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We walked around after dinner, taking some photos of interesting buildings, when we came upon this adorable little gazebo and courtyard which was connected to another restaurant. It looked so amazing that we decided to try it the next day, for lunch.

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We returned to Ormond Beach the next day, for lunch at the RoseVilla – originally built in the late 1800’s as a bed and breakfast and private restaurant for the rich and famous.

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We started with fried green tomatoes topped with lobster – by far the most delicious thing we ate on this trip!

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RoseVilla’s southern-style fried shrimp and chicken were also amazing, served with the best fries we’ve ever tasted and grilled biscuits with honey butter.

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How can one pass a bakery with a sign that reads “Food Network’s ‘Cake Wars’ Winner” and not stop to see and taste the “Champion” of cakes? So we made one last stop in Ormond Beach, on the last day of our trip, to sample some award-winning sweet treats at the Cakery Creation. The owner wasn’t in the shop during our stop, but the young lady who was working was kind enough to let us take some photographs of the beautiful baked creations, which included a 50-layer “pancakes” cake, mermaid cake pops, and an assortment of mouth-watering cupcakes.

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We purchased some cupcakes, deciding on the chocolate ganache, coconut cream, pink vanilla, and cookies and cream. Worth every single calorie!

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We, then, popped into the Gold Leaf Coffee Shop next door for some iced tea. It was a fun shop with a little art gallery in the back, but I was a little bit creeped out by Clark Gable staring at me in the restroom. (My daughter asked who Clark Gable was, and I felt old.)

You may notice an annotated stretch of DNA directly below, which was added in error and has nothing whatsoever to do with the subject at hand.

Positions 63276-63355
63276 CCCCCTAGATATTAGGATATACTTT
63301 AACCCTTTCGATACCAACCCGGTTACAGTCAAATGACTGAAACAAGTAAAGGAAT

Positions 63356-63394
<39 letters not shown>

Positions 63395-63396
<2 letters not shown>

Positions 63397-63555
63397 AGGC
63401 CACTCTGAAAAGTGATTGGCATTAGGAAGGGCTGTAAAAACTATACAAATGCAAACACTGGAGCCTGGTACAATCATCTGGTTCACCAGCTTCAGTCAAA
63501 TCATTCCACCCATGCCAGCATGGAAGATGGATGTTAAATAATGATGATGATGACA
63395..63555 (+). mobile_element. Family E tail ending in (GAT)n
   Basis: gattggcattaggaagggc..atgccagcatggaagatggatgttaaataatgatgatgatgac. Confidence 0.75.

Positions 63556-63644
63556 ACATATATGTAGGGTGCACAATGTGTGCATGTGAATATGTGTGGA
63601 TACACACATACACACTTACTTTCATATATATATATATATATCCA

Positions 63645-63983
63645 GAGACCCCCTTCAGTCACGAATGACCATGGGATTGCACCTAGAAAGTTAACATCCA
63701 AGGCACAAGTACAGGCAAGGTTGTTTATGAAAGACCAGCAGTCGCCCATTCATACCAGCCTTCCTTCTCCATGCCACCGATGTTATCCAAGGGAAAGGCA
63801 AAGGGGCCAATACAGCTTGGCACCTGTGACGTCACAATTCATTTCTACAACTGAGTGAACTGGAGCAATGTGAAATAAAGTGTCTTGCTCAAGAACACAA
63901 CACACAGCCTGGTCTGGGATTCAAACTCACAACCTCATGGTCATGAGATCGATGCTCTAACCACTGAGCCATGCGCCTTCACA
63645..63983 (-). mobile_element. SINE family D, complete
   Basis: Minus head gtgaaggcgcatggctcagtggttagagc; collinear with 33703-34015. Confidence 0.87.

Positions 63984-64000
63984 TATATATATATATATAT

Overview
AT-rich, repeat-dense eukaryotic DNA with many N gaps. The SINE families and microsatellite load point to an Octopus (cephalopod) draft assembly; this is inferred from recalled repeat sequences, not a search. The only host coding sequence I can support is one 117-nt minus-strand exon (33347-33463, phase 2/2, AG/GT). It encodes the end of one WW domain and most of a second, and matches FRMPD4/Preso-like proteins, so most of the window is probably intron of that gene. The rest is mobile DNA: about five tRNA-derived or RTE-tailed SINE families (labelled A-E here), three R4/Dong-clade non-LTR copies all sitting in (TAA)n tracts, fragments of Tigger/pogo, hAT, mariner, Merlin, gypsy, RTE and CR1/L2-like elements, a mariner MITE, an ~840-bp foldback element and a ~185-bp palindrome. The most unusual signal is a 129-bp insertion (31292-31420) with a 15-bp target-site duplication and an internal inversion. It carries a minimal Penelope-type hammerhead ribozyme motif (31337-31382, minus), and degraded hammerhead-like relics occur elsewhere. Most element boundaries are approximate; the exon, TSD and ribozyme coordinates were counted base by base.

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FLAGLER BEACH

After spending a few days on Daytona Beach with a lot of college kids on Spring Break, Flagler Beach proved to be a wonderful, serene experience for a day of sunning and watching the surfers catch the waves.

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The weather was perfect and the waves were beautiful. We also found some fun retro places in Flagler Beach, including an old ice cream shop the had been converted into a juice cafe and a barbecue place with colorful picnic tables.

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It was time to say “goodbye” to the beaches, for now, but we sure had fun doing Florida, old-style. We even found a “vintage” house to buy, in the event we are able to convince my husband to move us there! Probably just needs a little paint.

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Streamlining That Bucket List

Bucket Lists are great, but they can also be a bit overwhelming.  It takes a great deal of planning, not to mention a mountain of cash, to go skydiving, take scuba diving lessons, climb the Eiffel Tower, and run with the bulls in Spain.

These are not the things on my Bucket List, by the way. I have absolutely no intention of ever running toward, away from, or alongside any bulls!